Contracts are necessary to order your affairs and accomplish tasks in your personal and professional life. When deals fall apart, either because you cannot perform as promised or because the other party backs out unexpectedly, it can significantly impact your life.
What Is an Anticipatory Breach of Contract?
An anticipatory breach of contract is when someone indicates that they will not follow through on a contract. In essence, it is a breach of contract before the time for performance has arisen. A party may commit an anticipatory breach of contract if they know they cannot or will refuse to perform their obligations under the deal when the time comes.
For example, a buyer may cancel the order after the cancellation period but before they receive the goods from the seller if they know they can’t afford the purchase anymore. In many anticipatory breach of contract cases, the decision to break the contract may be strategic. Nonetheless, they can still cause the other party to incur damages through no fault of their own.
Why Does an Anticipatory Breach of Contract Happen?
An anticipatory breach of contract is a type of breach of contract or failure to follow through on one’s obligations under a written or oral promise. Another term for an anticipatory breach is an anticipatory repudiation. Some breaches occur at the time of performance, such as someone refusing to turn over the keys to the house at the designated time to do so under the real estate agreement.
In contrast, an anticipatory breach is when someone says they cannot or will not do what they promised to do when the time comes. The breaching party may experience a substantial change in circumstances and be unable to perform.
Instead of surprising the other party on the closing date, they decide to give them advance notice. Whether it occurs before, at, or after the time for performance, any time a party does not do what they promised to do, they may be held responsible for damages to the other party.
What Are Common Examples of an Anticipatory Breach of Contract?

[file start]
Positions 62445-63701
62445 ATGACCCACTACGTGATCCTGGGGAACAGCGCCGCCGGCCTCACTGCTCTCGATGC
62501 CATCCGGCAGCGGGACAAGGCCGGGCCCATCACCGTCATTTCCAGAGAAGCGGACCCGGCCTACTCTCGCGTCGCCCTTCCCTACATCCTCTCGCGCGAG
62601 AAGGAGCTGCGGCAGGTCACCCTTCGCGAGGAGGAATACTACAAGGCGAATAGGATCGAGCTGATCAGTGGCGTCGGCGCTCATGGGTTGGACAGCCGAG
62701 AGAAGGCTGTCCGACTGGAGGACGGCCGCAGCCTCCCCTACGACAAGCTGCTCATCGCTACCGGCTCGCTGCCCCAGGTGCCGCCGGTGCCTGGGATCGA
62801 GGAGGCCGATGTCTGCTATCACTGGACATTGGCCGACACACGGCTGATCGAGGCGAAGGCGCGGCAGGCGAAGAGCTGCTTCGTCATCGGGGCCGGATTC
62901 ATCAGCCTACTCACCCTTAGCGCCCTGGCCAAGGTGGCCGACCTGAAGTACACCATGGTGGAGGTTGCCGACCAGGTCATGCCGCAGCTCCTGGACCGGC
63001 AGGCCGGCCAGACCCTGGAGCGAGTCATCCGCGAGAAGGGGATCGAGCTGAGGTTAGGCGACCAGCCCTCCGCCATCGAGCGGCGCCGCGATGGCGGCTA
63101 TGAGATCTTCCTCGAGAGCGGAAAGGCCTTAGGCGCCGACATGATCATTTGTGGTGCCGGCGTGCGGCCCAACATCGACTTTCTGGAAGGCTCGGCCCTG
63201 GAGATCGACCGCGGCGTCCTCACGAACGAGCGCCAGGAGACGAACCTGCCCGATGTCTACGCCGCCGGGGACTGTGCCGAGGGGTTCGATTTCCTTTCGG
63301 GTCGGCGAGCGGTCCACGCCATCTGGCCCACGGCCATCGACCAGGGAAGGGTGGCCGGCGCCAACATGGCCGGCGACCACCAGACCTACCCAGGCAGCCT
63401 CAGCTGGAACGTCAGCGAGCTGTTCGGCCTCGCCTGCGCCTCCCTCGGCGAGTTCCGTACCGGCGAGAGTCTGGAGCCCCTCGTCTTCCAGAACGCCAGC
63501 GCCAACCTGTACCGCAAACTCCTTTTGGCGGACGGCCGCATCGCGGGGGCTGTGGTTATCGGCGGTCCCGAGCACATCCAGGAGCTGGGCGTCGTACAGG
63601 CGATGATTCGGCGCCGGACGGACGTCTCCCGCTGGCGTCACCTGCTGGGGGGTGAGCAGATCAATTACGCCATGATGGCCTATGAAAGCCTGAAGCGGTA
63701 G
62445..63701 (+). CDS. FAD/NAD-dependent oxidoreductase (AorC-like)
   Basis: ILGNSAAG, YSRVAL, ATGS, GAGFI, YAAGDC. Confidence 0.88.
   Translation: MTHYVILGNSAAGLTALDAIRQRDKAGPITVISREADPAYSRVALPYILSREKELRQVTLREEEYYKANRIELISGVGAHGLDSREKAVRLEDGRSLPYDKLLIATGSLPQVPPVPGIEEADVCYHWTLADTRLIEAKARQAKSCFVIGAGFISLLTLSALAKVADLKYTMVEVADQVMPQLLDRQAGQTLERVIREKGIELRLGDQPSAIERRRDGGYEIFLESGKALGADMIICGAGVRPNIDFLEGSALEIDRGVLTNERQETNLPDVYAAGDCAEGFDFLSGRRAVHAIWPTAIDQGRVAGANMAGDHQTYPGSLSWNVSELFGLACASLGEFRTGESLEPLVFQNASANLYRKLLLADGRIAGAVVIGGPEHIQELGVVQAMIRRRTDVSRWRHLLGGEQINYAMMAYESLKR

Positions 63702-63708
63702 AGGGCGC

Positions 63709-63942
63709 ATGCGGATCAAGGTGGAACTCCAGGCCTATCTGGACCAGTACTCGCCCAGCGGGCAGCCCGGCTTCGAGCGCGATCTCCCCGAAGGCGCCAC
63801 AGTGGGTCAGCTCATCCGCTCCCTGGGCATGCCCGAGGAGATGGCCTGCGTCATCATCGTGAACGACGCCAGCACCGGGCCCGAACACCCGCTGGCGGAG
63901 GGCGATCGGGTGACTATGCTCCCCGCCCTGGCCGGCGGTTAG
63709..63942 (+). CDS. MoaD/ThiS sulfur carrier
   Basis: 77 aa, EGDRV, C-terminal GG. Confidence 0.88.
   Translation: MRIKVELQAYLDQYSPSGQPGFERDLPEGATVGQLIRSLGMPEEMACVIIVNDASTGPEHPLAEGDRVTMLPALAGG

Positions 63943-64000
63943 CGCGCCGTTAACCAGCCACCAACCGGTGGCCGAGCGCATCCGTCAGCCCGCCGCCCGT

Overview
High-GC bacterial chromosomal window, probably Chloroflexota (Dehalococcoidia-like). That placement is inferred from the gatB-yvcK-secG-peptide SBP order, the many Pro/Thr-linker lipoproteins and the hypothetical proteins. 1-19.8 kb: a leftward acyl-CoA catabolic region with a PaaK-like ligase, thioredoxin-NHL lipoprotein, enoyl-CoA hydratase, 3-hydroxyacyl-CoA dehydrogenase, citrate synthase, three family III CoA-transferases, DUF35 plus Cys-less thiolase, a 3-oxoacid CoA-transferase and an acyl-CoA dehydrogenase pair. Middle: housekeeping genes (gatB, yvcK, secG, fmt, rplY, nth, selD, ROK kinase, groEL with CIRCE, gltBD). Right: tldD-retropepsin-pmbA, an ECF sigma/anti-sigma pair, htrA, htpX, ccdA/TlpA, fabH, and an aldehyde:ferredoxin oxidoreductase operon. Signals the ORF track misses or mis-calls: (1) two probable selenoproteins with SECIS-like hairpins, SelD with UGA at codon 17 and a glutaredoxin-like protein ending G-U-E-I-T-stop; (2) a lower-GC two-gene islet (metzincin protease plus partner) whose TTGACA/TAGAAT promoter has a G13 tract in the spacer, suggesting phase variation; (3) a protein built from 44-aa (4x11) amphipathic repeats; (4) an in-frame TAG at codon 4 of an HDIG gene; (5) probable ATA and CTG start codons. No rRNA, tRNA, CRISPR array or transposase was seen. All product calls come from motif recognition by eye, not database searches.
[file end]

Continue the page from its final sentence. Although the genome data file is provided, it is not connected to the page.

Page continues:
Anticipatory breaches may occur in various commercial, residential, and personal settings. One anticipatory breach of contract example is if the buyer loses their job and no longer qualifies for the financing required to purchase a house. The buyer may inform the seller of this change in circumstances before the closing date to limit the potential losses. In another case, a commercial seller may experience manufacturing delays and inform the buyer that they cannot fulfill their order in time.
What Damages Can You Receive for an Anticipatory Breach of Contract?
For example, in most real estate transactions, the parties typically agree that the earnest money or deposit serves as the damages for most breaches. In complex commercial transactions, calculating damages may not be as straightforward if there is an anticipatory breach.
In calculating the appropriate measure of damages, the court may look at the total value of the contract minus the expected losses incurred up until the anticipatory breach occurred.
The idea is that the breaching party should only have to pay damages for expenses reasonably connected to the violation rather than damages the other party expected to pay if the contract had gone to plan. If the seller had to find a replacement buyer, the court may award the seller the difference between what the seller would have made under the original contract and what they gained under the new agreement.
Another factor the courts consider is whether the non-breaching party took steps to minimize the damages they experienced because of the breach. If the non-breaching party incurs damages because of their own conduct versus as a natural consequence of the other party’s breach, the court typically reduces the recovery the party receives.
Contact the Experienced Contract Attorneys at Bensinger Legal Services
We understand how frustrating it can be when agreements don’t go according to plan. We help parties minimize their losses, successfully resolve contractual disputes, and maximize the compensation they receive.
Aaron Bensinger strongly believes that everyday people in Ohio deserve a fair opportunity to be heard when things go wrong. He uses his legal knowledge and experience to help advocate for those who suffer damages because of someone else’s conduct.